The current timeframe for loss relief (i.e. sales of investments taking place within 12 months from date of death) was more suitable at a time when an application for a Grant of Representation took between two and four weeks to be processed, rather than the current timescale of several months.

There is a strong case for increasing the time limit within which investments must be sold to qualify for the relief. Unless there is a notable decrease in the probate application timescale (which appears unlikely in the short term), the window for claiming loss on sale relief for shareholdings should be extended: ideally, doubled from the current 12 months to two years from the date of death, as was recently recommended by the Association of Taxation Technicians, or at least extended to 18 months. This would bring the relief closer in line with claims for loss on sale relief for land (losses on sales of land made within four years of death can qualify for IHT loss on sale relief).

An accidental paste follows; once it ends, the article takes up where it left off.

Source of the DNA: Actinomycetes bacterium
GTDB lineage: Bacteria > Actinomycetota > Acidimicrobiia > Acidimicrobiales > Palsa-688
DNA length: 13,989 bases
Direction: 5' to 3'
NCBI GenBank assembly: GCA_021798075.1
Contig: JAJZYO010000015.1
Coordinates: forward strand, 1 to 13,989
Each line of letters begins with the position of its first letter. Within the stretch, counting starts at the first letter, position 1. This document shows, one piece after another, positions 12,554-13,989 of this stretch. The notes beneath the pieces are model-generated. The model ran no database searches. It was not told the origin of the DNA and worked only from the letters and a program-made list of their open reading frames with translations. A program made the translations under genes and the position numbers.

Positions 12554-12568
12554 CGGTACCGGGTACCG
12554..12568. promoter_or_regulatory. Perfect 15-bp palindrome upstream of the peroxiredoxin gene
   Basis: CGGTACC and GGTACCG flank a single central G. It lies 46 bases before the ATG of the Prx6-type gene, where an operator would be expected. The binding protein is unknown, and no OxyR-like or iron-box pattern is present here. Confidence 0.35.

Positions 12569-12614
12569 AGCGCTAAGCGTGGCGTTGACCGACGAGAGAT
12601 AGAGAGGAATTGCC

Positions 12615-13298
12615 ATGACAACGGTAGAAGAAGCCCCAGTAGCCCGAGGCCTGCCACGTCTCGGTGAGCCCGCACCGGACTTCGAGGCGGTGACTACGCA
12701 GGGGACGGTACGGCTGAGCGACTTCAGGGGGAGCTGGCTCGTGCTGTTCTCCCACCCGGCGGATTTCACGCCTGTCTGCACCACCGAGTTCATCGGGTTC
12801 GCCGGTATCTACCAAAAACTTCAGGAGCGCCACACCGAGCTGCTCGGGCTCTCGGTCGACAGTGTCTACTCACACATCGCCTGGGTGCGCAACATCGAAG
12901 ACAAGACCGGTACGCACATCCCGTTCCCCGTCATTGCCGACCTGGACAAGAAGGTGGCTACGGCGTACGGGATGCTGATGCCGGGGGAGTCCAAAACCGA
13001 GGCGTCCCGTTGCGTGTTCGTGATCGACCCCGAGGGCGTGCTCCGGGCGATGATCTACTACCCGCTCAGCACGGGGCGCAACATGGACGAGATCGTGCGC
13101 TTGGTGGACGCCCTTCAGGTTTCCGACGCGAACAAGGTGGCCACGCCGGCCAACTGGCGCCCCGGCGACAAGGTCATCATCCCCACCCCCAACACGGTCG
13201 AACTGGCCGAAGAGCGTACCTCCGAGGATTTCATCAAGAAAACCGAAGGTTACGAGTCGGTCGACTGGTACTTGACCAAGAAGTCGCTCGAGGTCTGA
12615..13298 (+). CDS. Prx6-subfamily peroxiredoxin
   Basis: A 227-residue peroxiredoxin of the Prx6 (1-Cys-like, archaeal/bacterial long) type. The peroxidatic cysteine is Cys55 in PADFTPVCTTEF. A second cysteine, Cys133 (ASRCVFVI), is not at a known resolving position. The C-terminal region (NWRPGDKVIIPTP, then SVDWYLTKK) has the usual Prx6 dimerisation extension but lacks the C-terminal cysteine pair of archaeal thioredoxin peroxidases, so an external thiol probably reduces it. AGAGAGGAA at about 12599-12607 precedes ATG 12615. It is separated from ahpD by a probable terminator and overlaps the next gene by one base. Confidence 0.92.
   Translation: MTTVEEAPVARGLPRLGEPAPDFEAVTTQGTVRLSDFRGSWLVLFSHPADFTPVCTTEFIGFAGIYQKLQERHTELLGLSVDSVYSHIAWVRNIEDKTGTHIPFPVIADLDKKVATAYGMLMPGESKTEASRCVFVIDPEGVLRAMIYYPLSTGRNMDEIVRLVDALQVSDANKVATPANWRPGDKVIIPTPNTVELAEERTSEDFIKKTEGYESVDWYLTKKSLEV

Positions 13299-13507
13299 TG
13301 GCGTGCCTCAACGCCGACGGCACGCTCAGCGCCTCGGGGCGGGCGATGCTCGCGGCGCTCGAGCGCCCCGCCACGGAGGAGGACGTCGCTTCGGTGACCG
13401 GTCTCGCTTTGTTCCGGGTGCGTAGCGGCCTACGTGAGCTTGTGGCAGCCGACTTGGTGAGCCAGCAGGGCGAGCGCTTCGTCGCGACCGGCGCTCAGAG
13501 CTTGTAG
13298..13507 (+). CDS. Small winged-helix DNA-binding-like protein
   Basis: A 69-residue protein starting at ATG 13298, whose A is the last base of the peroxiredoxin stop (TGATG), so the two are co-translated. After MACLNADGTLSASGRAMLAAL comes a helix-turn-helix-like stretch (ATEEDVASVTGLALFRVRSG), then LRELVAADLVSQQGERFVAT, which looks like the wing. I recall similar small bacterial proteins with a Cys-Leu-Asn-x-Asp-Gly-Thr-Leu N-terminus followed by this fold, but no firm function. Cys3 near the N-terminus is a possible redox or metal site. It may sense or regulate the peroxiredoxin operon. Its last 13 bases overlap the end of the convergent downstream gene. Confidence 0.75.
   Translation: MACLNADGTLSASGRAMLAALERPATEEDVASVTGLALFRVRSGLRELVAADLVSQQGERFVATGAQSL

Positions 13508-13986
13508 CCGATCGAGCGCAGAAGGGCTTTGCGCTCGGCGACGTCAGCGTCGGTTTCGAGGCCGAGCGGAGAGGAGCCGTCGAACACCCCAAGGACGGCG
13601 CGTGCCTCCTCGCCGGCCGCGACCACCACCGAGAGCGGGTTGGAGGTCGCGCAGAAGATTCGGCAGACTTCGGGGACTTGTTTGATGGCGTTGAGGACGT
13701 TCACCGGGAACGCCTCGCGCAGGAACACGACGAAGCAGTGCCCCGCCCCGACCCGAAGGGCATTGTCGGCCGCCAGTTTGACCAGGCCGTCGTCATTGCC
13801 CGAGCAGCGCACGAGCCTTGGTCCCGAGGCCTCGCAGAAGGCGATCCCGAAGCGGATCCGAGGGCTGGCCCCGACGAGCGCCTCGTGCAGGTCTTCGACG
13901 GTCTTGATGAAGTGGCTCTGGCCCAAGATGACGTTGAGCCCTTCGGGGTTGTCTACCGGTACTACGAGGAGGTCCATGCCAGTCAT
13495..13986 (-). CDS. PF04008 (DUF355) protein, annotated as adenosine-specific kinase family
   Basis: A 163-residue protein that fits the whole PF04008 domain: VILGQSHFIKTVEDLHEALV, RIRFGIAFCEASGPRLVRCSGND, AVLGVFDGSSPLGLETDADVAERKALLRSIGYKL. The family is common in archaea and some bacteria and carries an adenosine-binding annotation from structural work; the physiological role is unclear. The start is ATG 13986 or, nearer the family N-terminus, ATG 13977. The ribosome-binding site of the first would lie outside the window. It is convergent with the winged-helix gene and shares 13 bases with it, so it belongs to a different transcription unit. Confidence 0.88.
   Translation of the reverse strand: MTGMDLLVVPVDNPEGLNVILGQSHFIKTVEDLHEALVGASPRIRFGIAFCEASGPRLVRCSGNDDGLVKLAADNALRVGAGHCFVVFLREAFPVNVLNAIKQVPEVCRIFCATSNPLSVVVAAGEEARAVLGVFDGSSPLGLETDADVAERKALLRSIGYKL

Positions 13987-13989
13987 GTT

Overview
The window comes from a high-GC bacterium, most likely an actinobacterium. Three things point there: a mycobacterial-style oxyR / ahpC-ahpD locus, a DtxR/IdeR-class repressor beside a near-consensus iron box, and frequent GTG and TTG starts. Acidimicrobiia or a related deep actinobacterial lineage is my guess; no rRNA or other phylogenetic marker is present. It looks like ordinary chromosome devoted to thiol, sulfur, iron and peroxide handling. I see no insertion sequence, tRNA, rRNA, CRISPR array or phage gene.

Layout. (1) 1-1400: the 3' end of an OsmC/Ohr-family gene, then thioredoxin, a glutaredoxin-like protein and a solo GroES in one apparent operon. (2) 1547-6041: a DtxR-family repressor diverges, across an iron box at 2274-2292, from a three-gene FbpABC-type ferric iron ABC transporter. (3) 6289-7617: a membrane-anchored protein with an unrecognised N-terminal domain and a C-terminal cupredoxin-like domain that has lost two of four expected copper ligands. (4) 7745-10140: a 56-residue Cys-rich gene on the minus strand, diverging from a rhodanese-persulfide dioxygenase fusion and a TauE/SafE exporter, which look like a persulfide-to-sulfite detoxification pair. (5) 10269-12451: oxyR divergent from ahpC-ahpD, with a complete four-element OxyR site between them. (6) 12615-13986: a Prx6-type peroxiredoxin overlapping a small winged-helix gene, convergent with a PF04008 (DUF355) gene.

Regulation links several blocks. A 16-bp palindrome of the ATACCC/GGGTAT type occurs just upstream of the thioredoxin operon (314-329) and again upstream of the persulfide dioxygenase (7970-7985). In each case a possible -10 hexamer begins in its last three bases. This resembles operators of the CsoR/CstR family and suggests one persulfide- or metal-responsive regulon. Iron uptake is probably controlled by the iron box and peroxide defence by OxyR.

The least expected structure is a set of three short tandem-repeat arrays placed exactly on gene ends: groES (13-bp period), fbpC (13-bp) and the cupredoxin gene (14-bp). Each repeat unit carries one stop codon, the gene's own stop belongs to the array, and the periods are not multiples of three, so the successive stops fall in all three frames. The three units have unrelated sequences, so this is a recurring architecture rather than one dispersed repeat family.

For the moment, unless the window for loss on sale relief for investments is extended, executors (and therefore beneficiaries) risk losing out on a potentially valuable IHT relief.